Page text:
One of the most powerful verses in the Bible pertaining to the principle and impact of desire is found in Psalm 37:4. The Scripture says, “Delight yourself in the Lord and he will give you the desires of your heart.” To delight in the Lord means that we find in Him our greatest degree of gratification, satisfaction, and pleasure. Practically speaking, we demonstrate this by seeking the Lord in prayer, worship, service, and the Word of God. I have always seen a dual application in this small but powerful verse. First, when we make the Lord our greatest delight he will see to it that our desires are fulfilled. Second, and more importantly, when we delight ourselves in the Lord, He literally imparts or deposits the desires that we should be pursuing in our lives. This powerful truth gives us confidence that the Lord will place in our hearts the proper desire, that this desire will guide us accurately throughout life, and that the Lord Himself will see to it that the desire is ultimately fulfilled.

Let me encourage you to seek the Lord will all of your heart. Make up your mind to be like the Psalmist who said, “I desire to do your will, O my God” (Psalm 40:8). Interestingly, the second part of the verse gives us the key to discerning and following God’s will in our lives: “…your law is within my heart.” As you make the Lord the greatest source of pleasure in your life, godly, proper, and accurate desires will begin to bubble up within your spirit. You should boldly and confidently go after those desires trusting that you are in the will of God and that He will see to it that those godly desires are fulfilled.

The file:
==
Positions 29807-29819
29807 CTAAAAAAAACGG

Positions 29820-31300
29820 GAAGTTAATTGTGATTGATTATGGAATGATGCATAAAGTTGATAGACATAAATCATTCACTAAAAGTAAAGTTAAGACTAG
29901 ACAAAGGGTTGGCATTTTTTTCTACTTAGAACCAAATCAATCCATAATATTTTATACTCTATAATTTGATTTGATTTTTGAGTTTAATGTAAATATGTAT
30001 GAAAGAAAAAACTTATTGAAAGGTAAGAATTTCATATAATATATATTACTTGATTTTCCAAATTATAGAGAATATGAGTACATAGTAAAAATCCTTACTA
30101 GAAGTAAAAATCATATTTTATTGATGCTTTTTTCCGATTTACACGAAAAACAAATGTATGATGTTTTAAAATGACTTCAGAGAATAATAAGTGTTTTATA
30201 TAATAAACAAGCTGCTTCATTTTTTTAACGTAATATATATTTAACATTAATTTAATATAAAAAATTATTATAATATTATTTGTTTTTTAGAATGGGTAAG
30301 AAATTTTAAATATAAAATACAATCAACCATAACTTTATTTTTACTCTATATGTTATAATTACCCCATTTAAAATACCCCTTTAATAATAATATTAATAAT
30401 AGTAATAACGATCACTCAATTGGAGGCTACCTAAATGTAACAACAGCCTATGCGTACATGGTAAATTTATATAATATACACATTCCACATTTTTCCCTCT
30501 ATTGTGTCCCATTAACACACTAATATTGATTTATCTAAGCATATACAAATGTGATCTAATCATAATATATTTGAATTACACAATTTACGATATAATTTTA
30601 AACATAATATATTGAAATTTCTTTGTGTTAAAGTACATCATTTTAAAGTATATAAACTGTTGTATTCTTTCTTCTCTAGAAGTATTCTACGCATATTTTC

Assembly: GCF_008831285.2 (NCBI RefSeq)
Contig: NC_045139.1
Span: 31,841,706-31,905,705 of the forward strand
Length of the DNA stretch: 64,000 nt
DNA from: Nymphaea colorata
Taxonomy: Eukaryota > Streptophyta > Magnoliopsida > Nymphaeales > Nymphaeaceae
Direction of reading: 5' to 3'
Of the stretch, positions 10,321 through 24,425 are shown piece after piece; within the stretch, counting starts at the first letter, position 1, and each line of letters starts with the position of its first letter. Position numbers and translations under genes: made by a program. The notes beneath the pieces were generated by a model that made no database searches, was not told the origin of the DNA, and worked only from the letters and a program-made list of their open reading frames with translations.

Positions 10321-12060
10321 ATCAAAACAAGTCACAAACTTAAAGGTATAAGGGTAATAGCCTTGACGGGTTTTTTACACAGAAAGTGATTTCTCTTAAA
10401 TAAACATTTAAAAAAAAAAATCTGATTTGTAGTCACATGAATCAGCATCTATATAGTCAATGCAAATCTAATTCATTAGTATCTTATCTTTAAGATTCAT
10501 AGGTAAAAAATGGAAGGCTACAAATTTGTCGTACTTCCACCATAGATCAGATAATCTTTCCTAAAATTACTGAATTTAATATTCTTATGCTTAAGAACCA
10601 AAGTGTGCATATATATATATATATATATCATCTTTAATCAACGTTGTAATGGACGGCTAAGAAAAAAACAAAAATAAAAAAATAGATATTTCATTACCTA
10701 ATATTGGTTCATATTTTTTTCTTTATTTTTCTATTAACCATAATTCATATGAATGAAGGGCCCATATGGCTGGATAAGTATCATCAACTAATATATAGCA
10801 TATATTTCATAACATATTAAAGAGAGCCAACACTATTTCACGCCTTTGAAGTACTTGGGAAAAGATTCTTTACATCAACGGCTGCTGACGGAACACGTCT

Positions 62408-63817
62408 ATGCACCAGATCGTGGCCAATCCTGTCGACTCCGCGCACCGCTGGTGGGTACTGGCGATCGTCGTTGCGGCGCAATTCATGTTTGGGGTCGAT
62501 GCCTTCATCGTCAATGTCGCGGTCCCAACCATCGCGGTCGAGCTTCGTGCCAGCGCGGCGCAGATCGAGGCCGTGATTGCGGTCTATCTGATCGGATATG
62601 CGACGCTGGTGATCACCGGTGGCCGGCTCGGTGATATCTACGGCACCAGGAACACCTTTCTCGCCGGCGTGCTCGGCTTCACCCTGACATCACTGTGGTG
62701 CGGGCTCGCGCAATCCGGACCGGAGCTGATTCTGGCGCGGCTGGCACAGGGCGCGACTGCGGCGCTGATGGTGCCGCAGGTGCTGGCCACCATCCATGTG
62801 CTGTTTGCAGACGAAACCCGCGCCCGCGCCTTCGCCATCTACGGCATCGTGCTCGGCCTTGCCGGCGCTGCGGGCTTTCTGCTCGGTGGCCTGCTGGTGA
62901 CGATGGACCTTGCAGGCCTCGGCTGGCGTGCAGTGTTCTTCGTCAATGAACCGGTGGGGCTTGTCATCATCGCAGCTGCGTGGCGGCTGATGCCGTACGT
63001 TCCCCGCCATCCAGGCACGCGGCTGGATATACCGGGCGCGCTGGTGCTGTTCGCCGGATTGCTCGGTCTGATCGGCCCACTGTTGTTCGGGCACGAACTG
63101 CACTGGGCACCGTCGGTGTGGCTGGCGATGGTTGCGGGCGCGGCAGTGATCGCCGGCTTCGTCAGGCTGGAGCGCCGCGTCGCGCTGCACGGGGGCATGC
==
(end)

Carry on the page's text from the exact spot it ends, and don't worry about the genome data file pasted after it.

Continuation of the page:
How Big Is Your Want To?

“I can do everything through Christ (the anointed one and his anointing) who gives me strength” (Philippians 4:13, NLT). “Everything is possible for him who believes” (Mark 9:23, NIV).

The Bible is very plain when it comes to stating the potential of the believer for victory and to accomplish great things in life. The Apostle Paul boldly stated that all things or everything can be accomplished through the anointing made available to the believer through the grace of the anointed one, Jesus Christ. The message of Jesus in Mark 9 is emphatic – everything is within the realm of possibility for the one who truly believes. The word “possible” means that something is capable of happening, existing, or being true. The Greek indicates the concept of being strong, mighty, powerful, and able to do. This means that we can do it in Jesus’ name.